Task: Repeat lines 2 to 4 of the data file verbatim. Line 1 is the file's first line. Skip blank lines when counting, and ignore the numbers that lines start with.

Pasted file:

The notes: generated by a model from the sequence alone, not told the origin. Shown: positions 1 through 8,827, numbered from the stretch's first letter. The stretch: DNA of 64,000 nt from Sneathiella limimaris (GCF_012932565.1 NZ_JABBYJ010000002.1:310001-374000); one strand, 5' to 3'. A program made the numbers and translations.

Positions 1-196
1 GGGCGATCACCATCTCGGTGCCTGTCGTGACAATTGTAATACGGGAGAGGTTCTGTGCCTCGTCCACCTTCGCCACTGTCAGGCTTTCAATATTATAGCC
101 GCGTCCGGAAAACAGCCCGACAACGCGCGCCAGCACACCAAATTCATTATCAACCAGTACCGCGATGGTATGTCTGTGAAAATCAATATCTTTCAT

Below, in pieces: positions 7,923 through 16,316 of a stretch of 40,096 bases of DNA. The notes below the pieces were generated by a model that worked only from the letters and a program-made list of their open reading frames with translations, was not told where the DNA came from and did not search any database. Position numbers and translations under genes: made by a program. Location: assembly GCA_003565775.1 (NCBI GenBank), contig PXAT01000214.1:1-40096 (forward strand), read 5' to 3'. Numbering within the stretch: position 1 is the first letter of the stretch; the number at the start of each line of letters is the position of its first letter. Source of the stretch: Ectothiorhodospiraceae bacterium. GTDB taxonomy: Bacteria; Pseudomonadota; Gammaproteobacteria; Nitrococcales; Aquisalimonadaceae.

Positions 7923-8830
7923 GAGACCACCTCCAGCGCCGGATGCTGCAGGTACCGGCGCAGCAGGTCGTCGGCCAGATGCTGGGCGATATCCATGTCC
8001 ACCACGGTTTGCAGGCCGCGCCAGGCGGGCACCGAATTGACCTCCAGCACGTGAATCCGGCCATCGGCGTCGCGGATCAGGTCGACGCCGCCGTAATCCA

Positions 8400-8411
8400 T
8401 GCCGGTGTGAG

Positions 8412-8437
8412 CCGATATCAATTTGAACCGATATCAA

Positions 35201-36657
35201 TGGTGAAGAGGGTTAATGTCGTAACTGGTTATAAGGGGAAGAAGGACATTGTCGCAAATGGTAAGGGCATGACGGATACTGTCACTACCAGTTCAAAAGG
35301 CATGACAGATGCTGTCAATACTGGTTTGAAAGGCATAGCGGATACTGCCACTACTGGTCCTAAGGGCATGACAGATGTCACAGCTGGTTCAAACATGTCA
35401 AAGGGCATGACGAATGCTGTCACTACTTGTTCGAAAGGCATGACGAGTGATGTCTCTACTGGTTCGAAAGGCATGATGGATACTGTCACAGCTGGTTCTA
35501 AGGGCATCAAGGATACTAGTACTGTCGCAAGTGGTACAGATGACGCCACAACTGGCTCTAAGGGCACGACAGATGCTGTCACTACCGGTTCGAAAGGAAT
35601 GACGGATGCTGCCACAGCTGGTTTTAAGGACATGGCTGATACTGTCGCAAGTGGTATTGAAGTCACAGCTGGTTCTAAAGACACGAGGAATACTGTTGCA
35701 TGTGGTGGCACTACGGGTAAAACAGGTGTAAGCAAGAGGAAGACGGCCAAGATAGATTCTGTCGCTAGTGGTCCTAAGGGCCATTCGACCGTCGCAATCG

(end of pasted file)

Positions 1-196
1 GGGCGATCACCATCTCGGTGCCTGTCGTGACAATTGTAATACGGGAGAGGTTCTGTGCCTCGTCCACCTTCGCCACTGTCAGGCTTTCAATATTATAGCC
101 GCGTCCGGAAAACAGCCCGACAACGCGCGCCAGCACACCAAATTCATTATCAACCAGTACCGCGATGGTATGTCTGTGAAAATCAATATCTTTCAT